I looked around. “Well, what about Audrey, where’d she go?”

“She’s been helping me all morning; I told her she could go out.”

“That’s not fair.”

“Damnit, Anna, someday you’re going to look back at this day and be grateful, believe me.”

I lowered the apple I had been examining and turned my scrutiny towards my mom. Her hands expertly sprinkled flour on the plastic baking mat, and she scooped up the remaining dough from the mixing bowl and slammed it down on the counter. I pulled over the garbage can and settled onto a stool, beginning to peel the skin from the apple in short, awkward strokes.

“How’s Grandma?”

Mom sighed, the heels of her hands digging into the lump of dough. “Not now, Annie.”

“I was just wondering.”

“She’s fine.” She reached for the rolling pin and began to rock it back and forth, methodically. I eyed the dough as it spread across the mat, becoming thinner and wider. I turned back to my own job and grabbed another apple, noting the red peels that dominated the bottom of the garbage.

“She’s singing songs to the other patients.”

“What kind of songs.”

“Nursery rhymes, mostly. They tell me that it’s the best stage for her to be in. At least she’s happy. Start cutting those now, will you? Small slices.”

I whirled around on the stool to face the counter and grabbed a knife, pulling the cutting board closer to me.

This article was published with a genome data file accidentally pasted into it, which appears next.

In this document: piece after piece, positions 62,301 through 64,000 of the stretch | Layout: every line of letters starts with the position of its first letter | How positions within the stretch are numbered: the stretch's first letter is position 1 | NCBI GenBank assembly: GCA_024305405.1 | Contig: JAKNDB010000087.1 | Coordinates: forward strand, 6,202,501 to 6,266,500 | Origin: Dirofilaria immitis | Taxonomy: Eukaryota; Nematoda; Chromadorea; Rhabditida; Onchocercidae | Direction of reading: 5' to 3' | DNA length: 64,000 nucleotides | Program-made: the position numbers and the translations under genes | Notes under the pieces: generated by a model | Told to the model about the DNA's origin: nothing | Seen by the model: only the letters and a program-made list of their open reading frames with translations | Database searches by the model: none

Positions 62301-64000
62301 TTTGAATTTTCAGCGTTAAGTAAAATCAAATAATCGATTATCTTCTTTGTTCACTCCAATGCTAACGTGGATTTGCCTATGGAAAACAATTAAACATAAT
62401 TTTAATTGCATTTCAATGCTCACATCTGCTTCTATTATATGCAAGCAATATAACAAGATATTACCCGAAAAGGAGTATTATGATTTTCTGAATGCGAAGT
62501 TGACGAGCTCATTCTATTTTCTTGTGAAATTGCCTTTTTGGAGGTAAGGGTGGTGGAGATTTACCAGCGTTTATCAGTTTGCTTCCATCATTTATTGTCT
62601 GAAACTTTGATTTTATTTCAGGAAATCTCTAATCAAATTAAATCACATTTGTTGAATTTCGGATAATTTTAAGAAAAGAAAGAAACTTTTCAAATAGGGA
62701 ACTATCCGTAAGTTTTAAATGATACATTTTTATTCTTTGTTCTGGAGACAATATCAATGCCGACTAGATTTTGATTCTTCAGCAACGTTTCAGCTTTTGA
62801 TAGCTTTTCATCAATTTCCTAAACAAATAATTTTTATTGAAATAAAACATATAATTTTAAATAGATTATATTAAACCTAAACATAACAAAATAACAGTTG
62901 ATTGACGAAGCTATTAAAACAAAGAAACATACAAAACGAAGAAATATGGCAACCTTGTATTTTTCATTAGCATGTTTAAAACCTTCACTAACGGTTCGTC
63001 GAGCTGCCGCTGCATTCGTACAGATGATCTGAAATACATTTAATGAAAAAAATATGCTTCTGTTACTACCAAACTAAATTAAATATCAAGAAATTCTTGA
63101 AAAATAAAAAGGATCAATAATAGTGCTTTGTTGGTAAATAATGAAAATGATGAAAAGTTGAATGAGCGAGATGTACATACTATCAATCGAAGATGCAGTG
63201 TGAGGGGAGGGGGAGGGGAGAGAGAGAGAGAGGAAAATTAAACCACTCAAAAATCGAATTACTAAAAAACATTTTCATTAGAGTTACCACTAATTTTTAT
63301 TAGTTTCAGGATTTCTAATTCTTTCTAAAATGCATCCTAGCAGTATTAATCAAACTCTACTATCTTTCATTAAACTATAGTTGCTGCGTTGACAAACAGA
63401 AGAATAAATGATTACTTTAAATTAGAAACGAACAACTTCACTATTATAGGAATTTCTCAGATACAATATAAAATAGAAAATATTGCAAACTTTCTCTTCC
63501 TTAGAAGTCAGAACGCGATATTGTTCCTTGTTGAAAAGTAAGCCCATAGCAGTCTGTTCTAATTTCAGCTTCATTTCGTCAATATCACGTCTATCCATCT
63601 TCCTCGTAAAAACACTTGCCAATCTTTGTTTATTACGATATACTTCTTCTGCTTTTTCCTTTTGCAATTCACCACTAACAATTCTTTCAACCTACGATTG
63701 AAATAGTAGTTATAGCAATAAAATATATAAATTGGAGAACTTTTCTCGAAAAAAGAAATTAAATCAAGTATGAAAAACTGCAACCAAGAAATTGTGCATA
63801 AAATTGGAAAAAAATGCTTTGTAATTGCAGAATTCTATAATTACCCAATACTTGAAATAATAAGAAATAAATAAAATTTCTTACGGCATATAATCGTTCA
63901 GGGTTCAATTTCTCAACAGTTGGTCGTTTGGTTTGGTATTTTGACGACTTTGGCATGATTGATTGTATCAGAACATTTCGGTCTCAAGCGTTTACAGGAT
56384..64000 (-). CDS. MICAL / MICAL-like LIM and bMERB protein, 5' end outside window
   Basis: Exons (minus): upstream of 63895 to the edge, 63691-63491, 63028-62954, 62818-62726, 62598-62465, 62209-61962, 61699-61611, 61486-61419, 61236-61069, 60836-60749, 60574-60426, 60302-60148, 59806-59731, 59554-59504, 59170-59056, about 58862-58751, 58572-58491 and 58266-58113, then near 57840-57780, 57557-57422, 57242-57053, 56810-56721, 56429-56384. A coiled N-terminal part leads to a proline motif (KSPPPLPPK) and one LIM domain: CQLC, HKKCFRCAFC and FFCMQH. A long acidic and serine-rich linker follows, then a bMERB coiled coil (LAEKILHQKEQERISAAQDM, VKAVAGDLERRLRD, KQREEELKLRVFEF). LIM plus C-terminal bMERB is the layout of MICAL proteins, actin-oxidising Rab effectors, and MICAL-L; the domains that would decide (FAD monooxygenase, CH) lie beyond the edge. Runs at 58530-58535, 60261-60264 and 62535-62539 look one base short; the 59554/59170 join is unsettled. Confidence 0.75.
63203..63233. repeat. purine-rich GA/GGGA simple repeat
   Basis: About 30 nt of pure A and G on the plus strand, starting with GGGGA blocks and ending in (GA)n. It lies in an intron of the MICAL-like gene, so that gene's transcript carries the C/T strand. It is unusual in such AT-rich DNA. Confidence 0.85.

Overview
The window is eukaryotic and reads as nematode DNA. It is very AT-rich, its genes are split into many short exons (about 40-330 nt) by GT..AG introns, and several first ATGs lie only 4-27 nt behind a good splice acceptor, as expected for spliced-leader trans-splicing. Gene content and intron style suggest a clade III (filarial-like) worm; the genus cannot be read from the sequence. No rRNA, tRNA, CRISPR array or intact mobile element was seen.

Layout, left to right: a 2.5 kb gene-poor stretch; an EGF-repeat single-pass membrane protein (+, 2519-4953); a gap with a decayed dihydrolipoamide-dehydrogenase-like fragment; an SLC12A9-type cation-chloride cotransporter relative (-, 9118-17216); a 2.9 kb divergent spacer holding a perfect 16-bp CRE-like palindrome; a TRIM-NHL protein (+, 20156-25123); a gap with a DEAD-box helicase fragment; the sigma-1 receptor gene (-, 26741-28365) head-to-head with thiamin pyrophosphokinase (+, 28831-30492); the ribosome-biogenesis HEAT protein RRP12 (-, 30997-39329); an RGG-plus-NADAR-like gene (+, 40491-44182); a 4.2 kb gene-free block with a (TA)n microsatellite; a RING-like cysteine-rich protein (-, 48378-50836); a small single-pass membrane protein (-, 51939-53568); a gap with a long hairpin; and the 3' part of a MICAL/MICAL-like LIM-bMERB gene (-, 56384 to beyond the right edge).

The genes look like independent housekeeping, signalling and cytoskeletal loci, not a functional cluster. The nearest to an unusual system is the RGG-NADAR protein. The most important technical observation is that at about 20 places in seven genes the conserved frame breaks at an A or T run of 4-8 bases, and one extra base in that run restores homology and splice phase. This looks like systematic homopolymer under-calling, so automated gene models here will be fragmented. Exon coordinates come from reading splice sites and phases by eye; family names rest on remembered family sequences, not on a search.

“I’m sorry I didn’t go with you to see her, Mom.”

My mom paused mid-roll to look at me.

“You don’t have to be sorry.”

I applied pressure to the apple and slid the edge through it easily, sawing back and forth. Juice and tiny bits of apple clung to the blade, and I pushed them off with my forefinger before cutting the pieces into smaller sections.

“So, does she remember any of us?”

“She has her moments of clarity.” My mother lifted the dough and placed it gently in a tin pie pan, cutting the excess off in one fluid circle. I pushed the apples I had sliced towards her and wiped my sticky hands on the thighs of my shorts.

“Go on,” she said as she placed the apples in the fold of the dough, like they were delicate, like they were pieces of a puzzle. “Go ahead and play; I’ll call you in for dinner.”

I nodded and began to turn away from the counter when a burst of white fluttered past the window. A gust of wind tossed a sheet into view, and now it slowly fell back into its resting place. Suddenly, I wanted nothing more than to hide in my cloth fort.



“It can’t be so bad, if all you remember are songs, can it?”

“No. No, I guess not.”

The forced smile slid away from her face as she turned back to the pie, blanketing the apples with a thick cover. Her lips were tense with concentration, but her lowered eyes just looked tired.

The screen door banged shut behind me as I stepped back outside into the summer heat. I lowered myself to the step and placed my chin in my hands as I stared at the fabric draped across the lines. I wanted to climb back underneath and wait for the damp cloth to rub across my cheek as I imagined my wedding with Connor Bartlett, drowning out the humidity and shrieks of my neighborhood friends, but I couldn’t.

As another breeze pushed through, lifting the material, I noticed the hole in my jeans, the stain on Audrey’s favorite blouse, the tear in the edge of the sheet. As I sat there, listening to the faucet run in the kitchen as my mother rinsed off the baking utensils, the world in front of me transformed. There would be no gold in the creek anymore, and the laundry on the line were just forgotten clothes left out to dry.